Prom 51: Tippett, Britten & Elgar

It was a fitting choice with which to open a
Promenade concert dedicated to the late Sir Colin Davis, who conducted the
premiere of Tippett’s monumental oratorio in 1984, and who was to have
returned to the Royal Albert Hall on this occasion, the scene of so many
unforgettable Proms performances under his baton.

Replacing Davis, who sadly died earlier this year, Daniel Harding led
fourteen members of the London Symphony brass section, plus two percussionists,
in a vibrant performance in which the knotty dialogues between the contending
voices were crisply delineated before melding satisfyingly in an expansive,
homophonic surge towards the triumphant cadence.

This air of confidence and optimism was sustained in the subsequent
Concerto for Double String Orchestra — a mood all the more
remarkable when one remembers that the work was composed during 1938-1939 as
war loomed ever more inevitably. Moreover, the young composer, perhaps more
prone to cerebral intellectualism than outpourings of positivism, was himself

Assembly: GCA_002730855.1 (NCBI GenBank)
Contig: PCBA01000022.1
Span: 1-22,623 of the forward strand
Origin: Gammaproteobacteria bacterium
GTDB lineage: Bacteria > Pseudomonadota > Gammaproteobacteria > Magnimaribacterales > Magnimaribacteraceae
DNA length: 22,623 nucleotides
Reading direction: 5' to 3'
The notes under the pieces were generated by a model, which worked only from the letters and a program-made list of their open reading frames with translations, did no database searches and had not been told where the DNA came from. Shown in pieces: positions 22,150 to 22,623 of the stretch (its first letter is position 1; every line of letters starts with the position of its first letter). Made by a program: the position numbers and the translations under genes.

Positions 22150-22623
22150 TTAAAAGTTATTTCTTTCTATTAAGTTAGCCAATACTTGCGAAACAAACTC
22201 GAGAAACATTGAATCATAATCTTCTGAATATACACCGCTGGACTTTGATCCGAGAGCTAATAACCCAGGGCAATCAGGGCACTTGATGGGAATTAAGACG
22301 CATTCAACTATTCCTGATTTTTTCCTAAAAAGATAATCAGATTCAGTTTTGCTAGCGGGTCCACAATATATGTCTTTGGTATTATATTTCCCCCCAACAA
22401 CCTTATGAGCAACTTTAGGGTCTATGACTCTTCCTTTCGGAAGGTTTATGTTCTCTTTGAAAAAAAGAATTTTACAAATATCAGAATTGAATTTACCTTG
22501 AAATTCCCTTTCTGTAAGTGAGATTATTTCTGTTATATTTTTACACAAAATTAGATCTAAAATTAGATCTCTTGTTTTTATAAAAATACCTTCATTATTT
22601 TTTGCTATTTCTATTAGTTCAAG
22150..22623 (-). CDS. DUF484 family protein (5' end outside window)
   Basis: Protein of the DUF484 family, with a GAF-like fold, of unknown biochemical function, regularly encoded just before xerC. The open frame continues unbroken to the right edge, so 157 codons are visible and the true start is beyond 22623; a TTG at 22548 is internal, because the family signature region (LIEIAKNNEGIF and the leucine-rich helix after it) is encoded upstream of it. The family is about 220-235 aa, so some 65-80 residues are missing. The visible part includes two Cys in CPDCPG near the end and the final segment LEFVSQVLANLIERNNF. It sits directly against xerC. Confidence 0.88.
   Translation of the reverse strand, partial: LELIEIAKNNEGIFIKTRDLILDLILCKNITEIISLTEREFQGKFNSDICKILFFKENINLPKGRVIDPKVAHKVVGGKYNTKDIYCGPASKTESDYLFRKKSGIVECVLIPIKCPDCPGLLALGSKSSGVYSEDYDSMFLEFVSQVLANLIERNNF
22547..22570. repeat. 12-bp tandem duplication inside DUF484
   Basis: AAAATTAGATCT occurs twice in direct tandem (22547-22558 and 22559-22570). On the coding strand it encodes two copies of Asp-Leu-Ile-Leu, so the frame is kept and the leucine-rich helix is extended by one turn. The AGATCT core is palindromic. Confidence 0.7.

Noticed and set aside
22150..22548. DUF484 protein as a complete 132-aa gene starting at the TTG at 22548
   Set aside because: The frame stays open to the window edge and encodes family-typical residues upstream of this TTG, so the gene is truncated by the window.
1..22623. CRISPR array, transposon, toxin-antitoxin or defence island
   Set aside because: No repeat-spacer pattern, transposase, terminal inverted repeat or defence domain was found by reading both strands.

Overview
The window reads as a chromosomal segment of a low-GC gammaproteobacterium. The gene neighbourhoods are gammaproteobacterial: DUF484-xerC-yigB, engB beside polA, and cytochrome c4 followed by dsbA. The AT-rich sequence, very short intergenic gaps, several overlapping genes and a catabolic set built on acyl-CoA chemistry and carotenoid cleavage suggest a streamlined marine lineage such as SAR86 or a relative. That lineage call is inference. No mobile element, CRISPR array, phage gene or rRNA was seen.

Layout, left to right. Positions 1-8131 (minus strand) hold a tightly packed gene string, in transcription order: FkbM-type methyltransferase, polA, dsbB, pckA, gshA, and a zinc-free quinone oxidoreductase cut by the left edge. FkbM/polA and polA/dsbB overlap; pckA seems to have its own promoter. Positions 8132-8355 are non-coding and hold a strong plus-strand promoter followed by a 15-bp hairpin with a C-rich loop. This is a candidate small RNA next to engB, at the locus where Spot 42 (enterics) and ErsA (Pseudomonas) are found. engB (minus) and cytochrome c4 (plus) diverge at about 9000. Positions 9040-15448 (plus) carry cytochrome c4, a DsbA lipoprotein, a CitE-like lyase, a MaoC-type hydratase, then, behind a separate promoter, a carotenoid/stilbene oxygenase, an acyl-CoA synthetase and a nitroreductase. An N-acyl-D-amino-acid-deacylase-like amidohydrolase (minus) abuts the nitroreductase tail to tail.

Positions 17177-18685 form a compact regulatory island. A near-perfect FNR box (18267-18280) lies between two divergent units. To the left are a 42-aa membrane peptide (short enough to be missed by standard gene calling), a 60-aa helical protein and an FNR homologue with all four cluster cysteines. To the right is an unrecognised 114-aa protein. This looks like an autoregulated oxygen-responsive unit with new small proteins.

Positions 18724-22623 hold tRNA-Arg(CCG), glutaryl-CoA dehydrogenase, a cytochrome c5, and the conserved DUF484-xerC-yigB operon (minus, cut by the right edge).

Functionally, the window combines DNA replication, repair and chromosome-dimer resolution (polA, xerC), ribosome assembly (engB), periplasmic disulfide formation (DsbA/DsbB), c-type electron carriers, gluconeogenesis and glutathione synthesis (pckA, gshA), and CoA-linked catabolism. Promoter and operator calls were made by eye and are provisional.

only slowly forging his own language, hesitantly moving towards musical

There was certainly nothing tentative about the exuberant contrapuntal
outbursts which heralded the first movement. The string players of the LSO
delivered Tippett’s flamboyant rhythms with dynamic directness and a fresh,
clean tone, as Harding sought to maintain clarity of texture as the flexible
lines interwove and danced. Perhaps it was a somewhat too charming and genteel;
I would have like a little more boisterousness to balance the lyricism. And,
while Harding capably managed the transitions between the many contrasting
episodes, more might have been made of the surprising, and wonderful,
dovetailing of the end of the fugal section with the return of the main theme.